Mudlark No. 60 (2016)

Little Steel

Let us praise Fulgencia Calzada, shot      
in the back of the head. Let us interrogate the bullet. 
Oh, but the strikers threw a rock.

And let us praise Nick Vathias — or Vadios
or Vadlas — gunned down at the door to the strikers’ kitchen:
Excusable homicide.

Praise the Union who took up a collection —  
Calzada’s BB-blasted four-foot cross 
is over near the fence,

though what's become of Vathias’s cross,
so we could check the spelling?
Praise the Erie Street Cemetery

that dips and rises for acres, gray slabs smack-dab 
in front of black marble monuments the size
of mobile homes — a far cry 

from Rose Hill where my father is buried, dead-level 
cow field on the other side of town
where the Great Equalizer has stomped

the graves, heelprinting 
identical flat metal plaques
and pop-up metal vases.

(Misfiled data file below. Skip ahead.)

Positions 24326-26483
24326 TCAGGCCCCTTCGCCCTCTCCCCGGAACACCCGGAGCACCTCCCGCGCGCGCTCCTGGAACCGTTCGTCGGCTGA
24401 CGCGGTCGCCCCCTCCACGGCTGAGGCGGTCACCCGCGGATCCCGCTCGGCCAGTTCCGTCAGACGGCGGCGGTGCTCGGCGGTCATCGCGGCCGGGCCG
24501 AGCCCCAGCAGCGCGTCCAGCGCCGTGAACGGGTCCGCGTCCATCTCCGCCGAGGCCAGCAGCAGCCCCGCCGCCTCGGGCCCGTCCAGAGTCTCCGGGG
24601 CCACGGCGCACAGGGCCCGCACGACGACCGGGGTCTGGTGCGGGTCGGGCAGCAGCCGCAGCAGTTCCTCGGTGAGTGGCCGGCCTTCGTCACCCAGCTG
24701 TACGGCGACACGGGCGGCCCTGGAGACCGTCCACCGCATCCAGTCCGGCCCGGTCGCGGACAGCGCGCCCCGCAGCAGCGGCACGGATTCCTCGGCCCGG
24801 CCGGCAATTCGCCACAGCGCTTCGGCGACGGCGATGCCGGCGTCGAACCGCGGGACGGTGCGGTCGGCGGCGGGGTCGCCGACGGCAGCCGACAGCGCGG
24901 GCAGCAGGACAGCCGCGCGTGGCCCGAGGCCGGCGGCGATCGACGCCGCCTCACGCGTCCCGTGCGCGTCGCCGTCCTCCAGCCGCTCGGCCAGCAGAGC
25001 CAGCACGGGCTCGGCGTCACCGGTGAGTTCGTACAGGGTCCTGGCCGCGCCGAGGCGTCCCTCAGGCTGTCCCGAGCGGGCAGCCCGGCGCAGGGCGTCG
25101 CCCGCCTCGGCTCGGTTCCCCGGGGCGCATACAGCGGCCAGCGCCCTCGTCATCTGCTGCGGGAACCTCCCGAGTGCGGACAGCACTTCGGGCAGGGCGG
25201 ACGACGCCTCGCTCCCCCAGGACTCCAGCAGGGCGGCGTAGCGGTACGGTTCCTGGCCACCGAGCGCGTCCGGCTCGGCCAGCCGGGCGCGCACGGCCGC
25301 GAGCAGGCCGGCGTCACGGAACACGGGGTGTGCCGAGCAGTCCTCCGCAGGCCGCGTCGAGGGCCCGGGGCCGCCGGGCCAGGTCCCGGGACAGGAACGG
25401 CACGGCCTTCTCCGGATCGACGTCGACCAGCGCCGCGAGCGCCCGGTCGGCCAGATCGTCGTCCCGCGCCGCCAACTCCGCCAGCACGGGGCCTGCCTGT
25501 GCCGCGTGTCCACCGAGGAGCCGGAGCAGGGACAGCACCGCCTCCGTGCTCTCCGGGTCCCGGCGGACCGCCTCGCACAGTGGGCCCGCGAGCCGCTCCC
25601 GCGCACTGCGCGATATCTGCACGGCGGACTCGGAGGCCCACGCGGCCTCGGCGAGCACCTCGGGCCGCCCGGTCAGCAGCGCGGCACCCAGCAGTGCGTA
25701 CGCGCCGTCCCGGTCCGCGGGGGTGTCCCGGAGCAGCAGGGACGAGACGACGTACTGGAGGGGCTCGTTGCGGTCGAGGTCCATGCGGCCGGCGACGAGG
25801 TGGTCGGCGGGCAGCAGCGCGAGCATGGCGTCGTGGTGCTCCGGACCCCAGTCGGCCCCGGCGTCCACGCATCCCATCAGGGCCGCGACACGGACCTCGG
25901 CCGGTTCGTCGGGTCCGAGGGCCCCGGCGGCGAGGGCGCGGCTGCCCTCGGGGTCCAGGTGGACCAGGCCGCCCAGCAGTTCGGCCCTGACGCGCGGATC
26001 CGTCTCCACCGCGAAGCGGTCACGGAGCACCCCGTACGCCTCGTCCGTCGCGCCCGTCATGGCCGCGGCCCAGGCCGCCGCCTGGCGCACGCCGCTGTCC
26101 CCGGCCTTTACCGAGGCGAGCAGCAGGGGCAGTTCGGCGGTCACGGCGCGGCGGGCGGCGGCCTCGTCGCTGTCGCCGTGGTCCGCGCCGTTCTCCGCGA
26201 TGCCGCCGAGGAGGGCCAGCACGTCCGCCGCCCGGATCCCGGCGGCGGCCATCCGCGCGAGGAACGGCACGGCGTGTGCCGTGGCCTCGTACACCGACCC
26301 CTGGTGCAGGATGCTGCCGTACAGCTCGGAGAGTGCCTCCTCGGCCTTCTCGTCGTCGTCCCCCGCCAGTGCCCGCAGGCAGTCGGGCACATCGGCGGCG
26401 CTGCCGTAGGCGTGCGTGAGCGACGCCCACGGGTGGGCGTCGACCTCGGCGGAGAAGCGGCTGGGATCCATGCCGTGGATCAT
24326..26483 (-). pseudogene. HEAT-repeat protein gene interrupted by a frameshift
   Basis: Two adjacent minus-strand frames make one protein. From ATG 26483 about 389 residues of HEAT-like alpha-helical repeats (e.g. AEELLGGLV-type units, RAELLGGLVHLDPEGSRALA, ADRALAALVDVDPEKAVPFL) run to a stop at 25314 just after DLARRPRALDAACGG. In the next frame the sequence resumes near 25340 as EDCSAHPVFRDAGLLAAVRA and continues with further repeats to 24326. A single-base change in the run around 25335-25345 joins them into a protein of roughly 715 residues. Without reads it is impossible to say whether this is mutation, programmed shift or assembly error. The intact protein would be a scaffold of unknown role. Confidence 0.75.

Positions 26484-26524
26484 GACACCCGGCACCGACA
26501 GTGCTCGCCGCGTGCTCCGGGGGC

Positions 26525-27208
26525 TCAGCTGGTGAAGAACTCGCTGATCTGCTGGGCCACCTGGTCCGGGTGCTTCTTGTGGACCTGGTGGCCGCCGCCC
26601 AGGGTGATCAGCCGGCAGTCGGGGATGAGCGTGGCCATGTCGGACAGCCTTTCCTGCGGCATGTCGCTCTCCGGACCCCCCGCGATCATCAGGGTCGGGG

But behind Erie’s mausoleum, the footstones 
of Section 4 are flanked by lumps and sags. 
Even in death, the worst view

in town — the west border plunging
to rambling, defunct 
Republic Steel.                                                  

So praise Betty — Betty, the furnace 
(and Betty, my best friend in high school) — 
ten million dollars, fired up 

in October 1926, 
“hundreds of steel men in attendance”
gaping like medieval bumpkins

at Reims Cathedral. Big Betty — 
one swell Lady! —
processed 6.5 million tons of iron

before she was banked for the last time
in 1965. 
Razed in 1974.

Praise the girders, the pilings,
the stainless pots and pans, the roller bearings,
the hand rails, the chassis, the gears,

the road signs, the crankshafts, the tankers,
the hulls, the kitchen sinks, the bread knives,
the bed springs, the train tracks,

the lorries, the DC3s — 
Praise steel.
Praise Massillon steel.

Sue D. Burton | Marry in Red
Contents | Mudlark No. 60 (2016)